Visiting Robertsdale in 2016, The Washington Post's Todd Frankel noted that Cook's name wasn't on the town's welcome signs, the chamber of commerce brochures, or at his old high school. One former classmate speculated that the lack of recognition might be connected to Cook's advocacy for gay rights.
High winds led to the death of an 11-year-old girl in Seminole County, Georgia, EMA Director Travis Brooks told The Washington Post early Thursday morning. The girl had been inside a trailer home in an unincorporated area of the county near Lake Seminole, close to the Florida-Georgia border. From what officials could determine, Brooks said, it looked like a metal carport used to store boats had been lifted in the air by the gusting winds and had flipped over. When it landed, its legs crashed through the roof of a neighboring mobile home and hit the girl in the head.
"It looked like a war zone," Brooks said, adding that it had taken deputies from the Seminole County Sheriff's Office practically all day to get to the mobile home due to the road conditions in the area.
Meanwhile, the Waffle House near Florida State University's campus in Tallahassee was open for business at 12:28 a.m., with lines stretching out the door. FEMA officials famously use the Waffle House Index as a way of measuring storm damage: Since the diner chain is ubiquitous in the southeast, and rarely shuts down in extreme weather, seeing the Waffle House closed down before a storm is a sign that things are about to get extremely bad. If the Waffle House hasn't reopened after the storm, FEMA considers that a sign that the area has experienced major devastation.
On Wednesday morning, a Waffle House spokesman had announced that 30 restaurants in Florida and Georgia were closed in preparation for Hurricane Michael, including locations along the Florida Panhandle from Panama City to Destin. It was a clear warning that the storm should be taken seriously.
Images of the destruction in coastal Florida towns circulated widely Wednesday night, shocking even seasoned storm chasers and weather watchers. Franklin County Sheriff A.J Smith told CNN that the county was nearly isolated after most of the main roads were rendered impassable from flooding and downed trees.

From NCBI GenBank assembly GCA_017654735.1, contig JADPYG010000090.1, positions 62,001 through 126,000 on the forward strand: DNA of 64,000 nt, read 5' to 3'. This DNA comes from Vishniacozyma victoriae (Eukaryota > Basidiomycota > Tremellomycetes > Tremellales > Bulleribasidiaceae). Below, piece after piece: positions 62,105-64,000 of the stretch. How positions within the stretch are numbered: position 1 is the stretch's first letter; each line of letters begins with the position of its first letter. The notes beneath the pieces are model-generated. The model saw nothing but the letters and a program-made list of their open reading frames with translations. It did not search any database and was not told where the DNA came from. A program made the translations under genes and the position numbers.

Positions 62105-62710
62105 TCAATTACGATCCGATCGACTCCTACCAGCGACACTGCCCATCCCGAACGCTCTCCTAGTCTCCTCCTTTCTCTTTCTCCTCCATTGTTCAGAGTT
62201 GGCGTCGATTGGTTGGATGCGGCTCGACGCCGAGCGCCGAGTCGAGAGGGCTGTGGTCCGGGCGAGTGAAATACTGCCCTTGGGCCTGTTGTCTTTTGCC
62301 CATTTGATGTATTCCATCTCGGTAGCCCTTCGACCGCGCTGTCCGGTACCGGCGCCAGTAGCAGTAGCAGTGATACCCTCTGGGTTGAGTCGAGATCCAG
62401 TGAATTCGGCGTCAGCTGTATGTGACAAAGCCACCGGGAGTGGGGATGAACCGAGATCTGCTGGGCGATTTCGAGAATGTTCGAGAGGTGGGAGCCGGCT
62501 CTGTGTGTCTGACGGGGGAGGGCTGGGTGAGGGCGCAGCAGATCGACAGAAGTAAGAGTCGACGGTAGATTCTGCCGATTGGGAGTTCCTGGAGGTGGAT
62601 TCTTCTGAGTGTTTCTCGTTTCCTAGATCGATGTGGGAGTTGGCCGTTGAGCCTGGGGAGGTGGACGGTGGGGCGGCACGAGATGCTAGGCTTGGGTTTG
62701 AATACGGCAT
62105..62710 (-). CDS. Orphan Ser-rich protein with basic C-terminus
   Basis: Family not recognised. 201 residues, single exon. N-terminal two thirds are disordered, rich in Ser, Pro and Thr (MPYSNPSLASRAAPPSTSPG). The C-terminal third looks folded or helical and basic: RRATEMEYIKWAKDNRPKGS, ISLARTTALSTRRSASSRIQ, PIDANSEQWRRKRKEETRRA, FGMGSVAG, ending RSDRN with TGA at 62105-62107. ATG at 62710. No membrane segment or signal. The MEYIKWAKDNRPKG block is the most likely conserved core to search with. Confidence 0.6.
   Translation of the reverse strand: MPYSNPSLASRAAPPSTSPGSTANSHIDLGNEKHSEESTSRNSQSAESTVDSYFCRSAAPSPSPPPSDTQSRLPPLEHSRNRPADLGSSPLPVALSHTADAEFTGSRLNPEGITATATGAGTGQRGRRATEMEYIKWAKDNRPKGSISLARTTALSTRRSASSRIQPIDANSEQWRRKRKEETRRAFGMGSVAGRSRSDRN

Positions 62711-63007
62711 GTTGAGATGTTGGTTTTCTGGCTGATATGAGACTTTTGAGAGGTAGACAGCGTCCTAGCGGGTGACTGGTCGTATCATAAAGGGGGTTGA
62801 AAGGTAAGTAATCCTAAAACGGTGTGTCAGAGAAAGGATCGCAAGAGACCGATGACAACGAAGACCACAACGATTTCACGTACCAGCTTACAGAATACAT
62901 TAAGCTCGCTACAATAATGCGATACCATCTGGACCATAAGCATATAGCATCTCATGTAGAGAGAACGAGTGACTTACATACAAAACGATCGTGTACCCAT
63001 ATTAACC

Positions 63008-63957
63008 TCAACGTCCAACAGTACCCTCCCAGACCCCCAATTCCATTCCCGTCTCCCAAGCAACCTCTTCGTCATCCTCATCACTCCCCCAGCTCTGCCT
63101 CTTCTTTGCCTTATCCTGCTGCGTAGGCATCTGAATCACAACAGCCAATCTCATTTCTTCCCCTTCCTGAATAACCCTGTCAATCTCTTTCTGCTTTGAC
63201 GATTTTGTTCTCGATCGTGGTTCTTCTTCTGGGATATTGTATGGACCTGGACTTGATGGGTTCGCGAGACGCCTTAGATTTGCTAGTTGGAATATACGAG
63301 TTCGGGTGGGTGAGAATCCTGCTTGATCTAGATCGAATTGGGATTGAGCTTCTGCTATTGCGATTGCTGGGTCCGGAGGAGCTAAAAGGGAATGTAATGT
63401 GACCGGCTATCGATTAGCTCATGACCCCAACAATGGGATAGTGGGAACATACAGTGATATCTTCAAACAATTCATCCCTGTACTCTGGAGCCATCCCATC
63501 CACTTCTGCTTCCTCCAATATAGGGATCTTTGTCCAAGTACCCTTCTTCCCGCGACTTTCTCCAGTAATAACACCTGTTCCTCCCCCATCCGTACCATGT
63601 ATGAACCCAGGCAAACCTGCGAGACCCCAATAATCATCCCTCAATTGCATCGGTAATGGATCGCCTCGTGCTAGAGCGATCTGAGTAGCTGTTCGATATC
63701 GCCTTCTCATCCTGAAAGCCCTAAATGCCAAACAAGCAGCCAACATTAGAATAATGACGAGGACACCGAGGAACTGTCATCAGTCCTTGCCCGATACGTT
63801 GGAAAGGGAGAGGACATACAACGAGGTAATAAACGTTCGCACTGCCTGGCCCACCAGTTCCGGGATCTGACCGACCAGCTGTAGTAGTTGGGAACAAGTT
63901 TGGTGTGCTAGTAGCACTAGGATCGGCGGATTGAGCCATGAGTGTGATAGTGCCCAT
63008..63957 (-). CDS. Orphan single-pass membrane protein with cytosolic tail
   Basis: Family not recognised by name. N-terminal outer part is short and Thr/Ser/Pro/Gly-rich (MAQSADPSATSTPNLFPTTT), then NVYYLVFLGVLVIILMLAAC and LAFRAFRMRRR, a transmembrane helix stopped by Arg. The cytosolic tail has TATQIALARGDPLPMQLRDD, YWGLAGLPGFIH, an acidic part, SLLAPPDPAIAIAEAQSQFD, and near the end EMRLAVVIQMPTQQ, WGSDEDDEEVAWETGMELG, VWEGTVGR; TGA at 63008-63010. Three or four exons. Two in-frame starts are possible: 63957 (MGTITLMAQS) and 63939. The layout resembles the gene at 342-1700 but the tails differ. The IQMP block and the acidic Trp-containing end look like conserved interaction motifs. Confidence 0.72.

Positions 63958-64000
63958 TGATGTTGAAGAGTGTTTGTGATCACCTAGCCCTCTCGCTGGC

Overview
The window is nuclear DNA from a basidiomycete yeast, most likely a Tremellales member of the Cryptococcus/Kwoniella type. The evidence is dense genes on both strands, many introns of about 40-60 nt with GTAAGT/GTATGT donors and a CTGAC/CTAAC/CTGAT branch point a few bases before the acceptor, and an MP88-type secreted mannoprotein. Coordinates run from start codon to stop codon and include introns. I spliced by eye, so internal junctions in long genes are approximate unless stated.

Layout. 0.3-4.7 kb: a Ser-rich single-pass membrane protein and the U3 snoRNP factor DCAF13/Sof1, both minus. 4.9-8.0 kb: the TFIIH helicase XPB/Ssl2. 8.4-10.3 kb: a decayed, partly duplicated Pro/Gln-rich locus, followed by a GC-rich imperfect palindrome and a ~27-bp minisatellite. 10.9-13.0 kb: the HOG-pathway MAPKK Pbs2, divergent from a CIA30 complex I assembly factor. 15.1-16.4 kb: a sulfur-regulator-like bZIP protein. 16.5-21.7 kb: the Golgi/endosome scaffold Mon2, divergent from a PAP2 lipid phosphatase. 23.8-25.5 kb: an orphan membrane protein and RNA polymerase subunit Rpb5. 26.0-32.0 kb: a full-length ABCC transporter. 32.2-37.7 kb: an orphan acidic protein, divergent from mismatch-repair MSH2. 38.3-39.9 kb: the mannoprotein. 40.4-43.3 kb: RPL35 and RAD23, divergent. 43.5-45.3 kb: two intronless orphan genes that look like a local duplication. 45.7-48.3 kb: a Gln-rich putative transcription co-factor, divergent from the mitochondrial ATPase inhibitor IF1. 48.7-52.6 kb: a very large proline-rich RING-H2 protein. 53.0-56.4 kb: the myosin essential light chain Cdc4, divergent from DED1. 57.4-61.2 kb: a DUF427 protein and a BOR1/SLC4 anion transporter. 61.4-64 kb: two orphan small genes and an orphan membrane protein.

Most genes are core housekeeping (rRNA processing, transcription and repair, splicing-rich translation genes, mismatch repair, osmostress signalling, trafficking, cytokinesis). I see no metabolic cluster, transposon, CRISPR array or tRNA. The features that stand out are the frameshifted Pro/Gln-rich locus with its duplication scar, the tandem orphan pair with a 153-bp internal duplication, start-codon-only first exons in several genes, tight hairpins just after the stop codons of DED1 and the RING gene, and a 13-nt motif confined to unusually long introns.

"It's bad," he said. "We've been through hurricanes but never where we were completely cut off like this."
Linda Albrecht, a councilwoman in Mexico Beach, spoke to the network about leaving her home with only a few essential objects.
"It feels like a nightmare," she said. "Looking at the pictures, I'm thinking there is not a house left in that town."
The storm knocked the broadcast of Panama City-based WMBB off the air after the television station lost power, one of more than 263,000 customers experiencing blackouts in Florida. But that didn't stop the journalists from getting the report out.
Reporter Peyton LoCicero went on Periscope, an app that allows people to live stream to a public audience from a cellphone, to give updates about the storm. She spoke from the parking lot of a wrecked gas station in Walton County, tilting the camera to show the damage around her. The station's awning had crashed to the ground.
"I wanted to let you guys know exactly what is going on," she said, speaking about a curfew that had been instituted in nearby Bay County because of concerns about looting from the outages.
More than 17,000 people tuned into the broadcast, including Sen. Marco Rubio, R-Fla., who shared LoCicero's impromptu report on Twitter.
The first confirmed fatality of the storm was recorded Wednesday. The Gadsden County Sheriff's office said that a man was found dead in his home in a small town outside of Tallahassee after a tree crashed through the roof. Sgt. Angela Hightower did not identify the man but said he had been found at the home in Greensboro around 6 p.m.